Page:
By Christian Fichtel.
Recently, I had the opportunity to head north from the mountains of North Carolina to chase steelhead with friend and veteran Matt Smythe. As it worked out, the dates I had available coincided with Project Healing Waters’ annual event on the Salmon River. Having done some fundraising to benefit Project Healing Waters Fly Fishing in the past, I couldn’t wait to see their work in action.
On rare occasions, the time that we spend on the water isn’t measured by conventional means. We don’t recount the number of fish we caught or the weight of the monster brown we horsed out from under those exposed roots on the far bank. Instead, the memories are made of new friends and the inspiration that comes from spending a weekend on the water with a group of veterans.
Our lodging was generously provided by the New York State Department of Environmental Conservation (NYSDEC), and we arrived in a light snowfall to a gracious welcome from the fine folks of the NYSDEC. After opening remarks and dinner, the fly tying commenced. From the accomplished tiers to those who had never held a bobbin, all were encouraged to participate and learn. Even Matt’s young son, Cam, was put to work on a vise.
A late night with new friends faded into a cold morning, and we suited up and headed to the Salmon. I had long dreamed of swinging flies for steelhead on the Salmon, and to share my first steelhead experience with such a fine collection of men and women was a privilege. Dan Morgan, of the Syracuse Chapter of Project Healing Waters Fly Fishing, opened the proceedings on the banks of the Salmon and paired anglers with volunteer guides. As a former guide myself, I commend those guides who gave their weekend to such an admirable and deserving cause.
For two full days, through ever present freezing rain and light snow, we fished. What struck me the most was how quickly the wounds, both mental and physical, were swept downstream and into Lake Ontario. Tired faces were replaced by beaming smiles as fish were brought to hand. As would be expected, many fish were lost. What I came to realize, however, for these men the thrill of a ten-pound steelhead ripping line off of a reel was nearly as exhilarating as dipping a net into the icy water and pulling one of the silver streaks from his aquatic environment.
Throughout the first day, I watch as one particular veteran broke off fish after fish in the fast-moving water. After losing half a dozen sizeable steelhead, I could see that he was becoming frustrated. Yet, the sting of each lost fish was quickly forgotten as his guide helped him re-rig, gave him a couple attaboys and the next fish was hooked. He ended the day without landing a single fish, and I’m sure his disappointment greater than what he was letting on. On Sunday morning, however, his luck changed. I watched as he battled a bruiser in shallow riffles, expertly giving line and gingerly leading the fish to his feet. With wide eyes and a smiling face, he held his prize just inches above the moving water. He was proud, and he deserved it.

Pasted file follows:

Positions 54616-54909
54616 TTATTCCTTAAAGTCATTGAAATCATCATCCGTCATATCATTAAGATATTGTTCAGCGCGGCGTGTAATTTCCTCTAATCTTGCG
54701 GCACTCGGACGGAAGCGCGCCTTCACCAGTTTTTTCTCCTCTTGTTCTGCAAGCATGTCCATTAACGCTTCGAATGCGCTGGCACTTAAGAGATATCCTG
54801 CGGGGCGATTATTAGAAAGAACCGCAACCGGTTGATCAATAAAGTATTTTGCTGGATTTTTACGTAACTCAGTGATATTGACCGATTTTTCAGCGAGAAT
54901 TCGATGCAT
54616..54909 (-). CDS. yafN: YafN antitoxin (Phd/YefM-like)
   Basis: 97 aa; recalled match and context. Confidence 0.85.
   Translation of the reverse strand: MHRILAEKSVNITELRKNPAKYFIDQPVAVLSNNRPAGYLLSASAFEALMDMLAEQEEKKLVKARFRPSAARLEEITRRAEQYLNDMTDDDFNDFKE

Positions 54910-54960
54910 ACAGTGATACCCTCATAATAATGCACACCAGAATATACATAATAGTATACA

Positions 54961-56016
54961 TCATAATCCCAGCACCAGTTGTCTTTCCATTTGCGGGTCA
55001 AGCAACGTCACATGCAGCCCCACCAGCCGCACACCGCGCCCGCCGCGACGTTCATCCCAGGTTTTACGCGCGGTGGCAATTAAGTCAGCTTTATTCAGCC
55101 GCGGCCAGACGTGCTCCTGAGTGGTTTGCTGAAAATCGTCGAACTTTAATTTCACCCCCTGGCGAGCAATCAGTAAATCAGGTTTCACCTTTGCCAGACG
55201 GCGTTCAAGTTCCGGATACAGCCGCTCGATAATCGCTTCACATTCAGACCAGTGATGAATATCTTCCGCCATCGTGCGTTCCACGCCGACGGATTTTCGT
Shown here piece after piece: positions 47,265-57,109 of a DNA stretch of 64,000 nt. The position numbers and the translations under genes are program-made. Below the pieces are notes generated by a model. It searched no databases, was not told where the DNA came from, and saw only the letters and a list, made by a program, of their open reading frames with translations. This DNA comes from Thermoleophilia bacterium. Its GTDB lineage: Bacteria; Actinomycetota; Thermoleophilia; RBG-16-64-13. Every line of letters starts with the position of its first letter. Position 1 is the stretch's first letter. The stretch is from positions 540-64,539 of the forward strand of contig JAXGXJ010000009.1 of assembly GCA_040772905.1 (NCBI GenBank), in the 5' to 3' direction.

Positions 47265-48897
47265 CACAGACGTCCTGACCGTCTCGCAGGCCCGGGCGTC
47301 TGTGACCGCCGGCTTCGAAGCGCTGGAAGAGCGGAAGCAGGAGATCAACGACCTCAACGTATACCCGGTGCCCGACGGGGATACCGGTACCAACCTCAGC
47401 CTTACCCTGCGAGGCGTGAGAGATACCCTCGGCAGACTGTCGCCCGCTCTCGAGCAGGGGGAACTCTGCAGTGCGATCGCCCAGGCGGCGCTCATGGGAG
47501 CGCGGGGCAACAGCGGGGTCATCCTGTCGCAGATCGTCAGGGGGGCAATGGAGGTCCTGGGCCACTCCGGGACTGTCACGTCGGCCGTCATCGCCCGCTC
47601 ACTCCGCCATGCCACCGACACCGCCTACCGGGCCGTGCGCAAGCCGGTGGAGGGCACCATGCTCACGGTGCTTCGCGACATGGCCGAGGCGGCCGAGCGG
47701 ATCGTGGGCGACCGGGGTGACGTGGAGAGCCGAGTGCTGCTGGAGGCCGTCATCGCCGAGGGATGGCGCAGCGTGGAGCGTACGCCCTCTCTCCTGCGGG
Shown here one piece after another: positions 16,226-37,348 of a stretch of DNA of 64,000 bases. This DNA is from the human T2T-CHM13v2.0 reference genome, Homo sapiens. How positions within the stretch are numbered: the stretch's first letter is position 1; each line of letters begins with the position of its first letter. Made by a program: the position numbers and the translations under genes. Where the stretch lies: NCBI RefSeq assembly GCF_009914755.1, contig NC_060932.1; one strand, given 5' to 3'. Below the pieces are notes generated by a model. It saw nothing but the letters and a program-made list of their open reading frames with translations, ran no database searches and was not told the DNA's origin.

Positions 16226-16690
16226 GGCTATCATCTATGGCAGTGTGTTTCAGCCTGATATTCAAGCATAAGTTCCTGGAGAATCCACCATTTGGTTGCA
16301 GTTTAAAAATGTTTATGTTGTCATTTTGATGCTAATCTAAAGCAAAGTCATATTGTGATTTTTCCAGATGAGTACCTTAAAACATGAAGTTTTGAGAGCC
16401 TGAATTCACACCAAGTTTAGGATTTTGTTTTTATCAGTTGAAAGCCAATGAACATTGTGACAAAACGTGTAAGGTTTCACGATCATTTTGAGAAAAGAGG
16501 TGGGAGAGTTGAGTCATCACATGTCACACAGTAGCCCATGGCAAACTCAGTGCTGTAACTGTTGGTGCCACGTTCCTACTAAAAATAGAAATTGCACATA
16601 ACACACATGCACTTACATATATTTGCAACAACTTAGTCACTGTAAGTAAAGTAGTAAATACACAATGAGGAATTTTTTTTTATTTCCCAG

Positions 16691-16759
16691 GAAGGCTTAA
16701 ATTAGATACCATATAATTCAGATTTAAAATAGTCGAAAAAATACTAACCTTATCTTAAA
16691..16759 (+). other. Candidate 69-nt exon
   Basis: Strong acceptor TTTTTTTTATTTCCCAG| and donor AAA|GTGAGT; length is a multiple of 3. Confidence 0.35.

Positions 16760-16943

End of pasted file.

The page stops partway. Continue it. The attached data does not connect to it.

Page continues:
I couldn’t help but think of the thousands of veterans, some of them not yet twenty, who give so much to preserve and protect the freedoms that we enjoy here at home. Some of them come home with debilitating physical injuries or unimaginable mental scars, but all carry the weight of their experiences with honor and pride. To see those burdens eased by frigid water and chrome-colored fish is an affirmation that chasing fish with a fly is not about catching the most or catching the biggest. Instead, it is about using the fly rod as an implement of healing.
Tonight, sitting at my tying desk in the mountains of western North Carolina, a familiar freezing rain begins to fall. I’m brought back to a night spent recounting fish stories and other tall tales in the NYSDEC training barracks. For that night, and for the rest of the weekend, our sport provided an outlet for the veterans to cast aside their worries, their burdens, and their wounds. We fished, we fished hard, and I’ll never forget the memories of new water and new friends I brought home with me. We owe these men and women our freedom and security; the least we can do is take them fishing.
Christian Fichtel is the author of The Tailing Loop (www.thetailingloop.com), a fly fishing blog with literary allusions. He lives in the mountains of western North Carolina, chasing trout and grouse with his Brittany pup, Tucker.
Photo Credit: Grant Taylor, granttaylorphoto.com.
Project Healing Waters Fly Fishing, Inc. is dedicated to the physical and emotional rehabilitation of disabled active military service personnel and disabled veterans through fly fishing and associated activities including education and outings.
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